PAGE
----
Navigation Links
Involving other providers in palliative care may help meet growing demand
Date:3/6/2013

As baby-boomers age and the number of people with serious chronic illnesses continues to rise, the demand for experts in palliative medicine is sure to outstrip the supply, according Timothy E. Quill, M.D., professor of Medicine, Psychiatry and Medical Humanities in the Center for Ethics, Humanities and Palliative Care at the University of Rochester Medical Center.

In a perspective published in today's New England Journal of Medicine, Quill, who serves as president of the American Academy of Hospice and Palliative Medicine (AAHPM), suggests that arming generalists and other specialists with primary palliative care skills is a practical, cost-effective and sustainable way to expand the delivery of palliative care.

Born out of a hospice tradition, palliative care offers relief of pain and symptoms and assistance with medical decision-making to anyone with a serious illness, regardless of prognosis. The goal is to alleviate patient suffering through high-quality pain and symptom management and to provide added support for patients and their families all while patients are receiving effective medical treatment of their underlying disease.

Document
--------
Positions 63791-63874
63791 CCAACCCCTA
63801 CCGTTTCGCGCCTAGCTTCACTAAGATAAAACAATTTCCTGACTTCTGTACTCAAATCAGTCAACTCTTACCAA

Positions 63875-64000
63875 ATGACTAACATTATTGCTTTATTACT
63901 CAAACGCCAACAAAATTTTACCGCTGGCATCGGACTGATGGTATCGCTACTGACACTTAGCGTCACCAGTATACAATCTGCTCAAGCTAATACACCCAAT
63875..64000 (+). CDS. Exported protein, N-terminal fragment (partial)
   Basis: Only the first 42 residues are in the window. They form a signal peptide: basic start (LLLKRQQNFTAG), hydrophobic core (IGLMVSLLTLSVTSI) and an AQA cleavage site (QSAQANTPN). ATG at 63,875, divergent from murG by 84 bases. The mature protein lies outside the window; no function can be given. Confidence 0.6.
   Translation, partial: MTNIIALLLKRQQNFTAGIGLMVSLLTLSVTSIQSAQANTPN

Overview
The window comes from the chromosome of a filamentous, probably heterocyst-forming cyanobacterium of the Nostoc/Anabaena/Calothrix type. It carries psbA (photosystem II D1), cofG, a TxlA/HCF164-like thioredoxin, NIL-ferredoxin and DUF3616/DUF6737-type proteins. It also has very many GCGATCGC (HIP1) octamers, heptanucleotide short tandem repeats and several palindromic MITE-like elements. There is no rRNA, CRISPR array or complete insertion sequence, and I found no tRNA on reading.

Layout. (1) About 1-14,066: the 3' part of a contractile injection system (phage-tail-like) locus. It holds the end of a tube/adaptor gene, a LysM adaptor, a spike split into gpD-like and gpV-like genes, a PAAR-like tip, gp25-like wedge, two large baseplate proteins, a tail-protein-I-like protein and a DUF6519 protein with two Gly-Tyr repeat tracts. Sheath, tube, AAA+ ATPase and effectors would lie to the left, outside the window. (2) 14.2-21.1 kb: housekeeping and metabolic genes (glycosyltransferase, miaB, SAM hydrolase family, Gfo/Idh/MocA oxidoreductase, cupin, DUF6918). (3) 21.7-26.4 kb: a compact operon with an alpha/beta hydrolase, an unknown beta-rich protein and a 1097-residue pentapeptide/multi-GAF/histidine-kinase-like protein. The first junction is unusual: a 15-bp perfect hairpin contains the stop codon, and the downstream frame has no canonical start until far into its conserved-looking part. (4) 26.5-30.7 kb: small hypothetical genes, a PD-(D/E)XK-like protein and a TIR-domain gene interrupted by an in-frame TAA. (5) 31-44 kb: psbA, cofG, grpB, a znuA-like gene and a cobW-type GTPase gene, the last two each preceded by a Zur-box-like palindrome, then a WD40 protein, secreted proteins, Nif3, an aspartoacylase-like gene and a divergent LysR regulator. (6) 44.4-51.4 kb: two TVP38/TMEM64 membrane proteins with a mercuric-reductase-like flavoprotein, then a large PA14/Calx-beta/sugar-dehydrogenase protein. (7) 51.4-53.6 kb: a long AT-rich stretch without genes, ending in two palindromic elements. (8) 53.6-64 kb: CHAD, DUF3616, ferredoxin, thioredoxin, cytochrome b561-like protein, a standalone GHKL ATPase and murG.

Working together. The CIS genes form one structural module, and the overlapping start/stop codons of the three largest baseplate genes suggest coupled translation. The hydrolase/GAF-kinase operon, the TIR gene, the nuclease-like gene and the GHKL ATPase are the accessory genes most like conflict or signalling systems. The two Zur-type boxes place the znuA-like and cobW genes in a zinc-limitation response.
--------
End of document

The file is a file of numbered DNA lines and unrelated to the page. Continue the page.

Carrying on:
Quill says that with appropriate education and training, many fundamental aspects of palliative care can be provided by those already caring for a patient. This could avoid adding another team of caregivers to a patient's care or setting the expectation that certain palliative care tasks such as basic symptom management and psychosocial support are only the role of a palliative care provider.

"In a coordinated palliative care model, the primary care physician or treating specialist could manage many palliative care problems, initiating a palliative care consultation for more complex situations," Quill said. "When this occurs, the patient may eventually return to the referring specialist or the primary care physician for ongoing palliative care management when that is deemed desirable by everyone involved. This model allows increased access to specialty palliative care consultation and reinforces delivery of primary palliative care by everyone caring for seriously ill patients."

"There has been increasing emphasis on including palliative care as a fundamental part of the care of people with serious illness because it leads to better quality of life, less depression, less health care waste, and maybe even longer survival," said Amy P. Abernethy, M.D., of Duke University School of Medicine, who co-authored the perspective. "Better symptom control, defining and aligning goals of care, and attention to the needs of the family are just some of the fundamental principles of palliative care to be included in the generalist and specialist palliative care toolbox."


'/>"/>

Contact: Lori Barrette
lori_barrette@urmc.rochester.edu
585-275-1310
University of Rochester Medical Center
Source:Eurekalert

Related medicine news :

1. Human bacteria sequencing project involving CU raises $340,000 online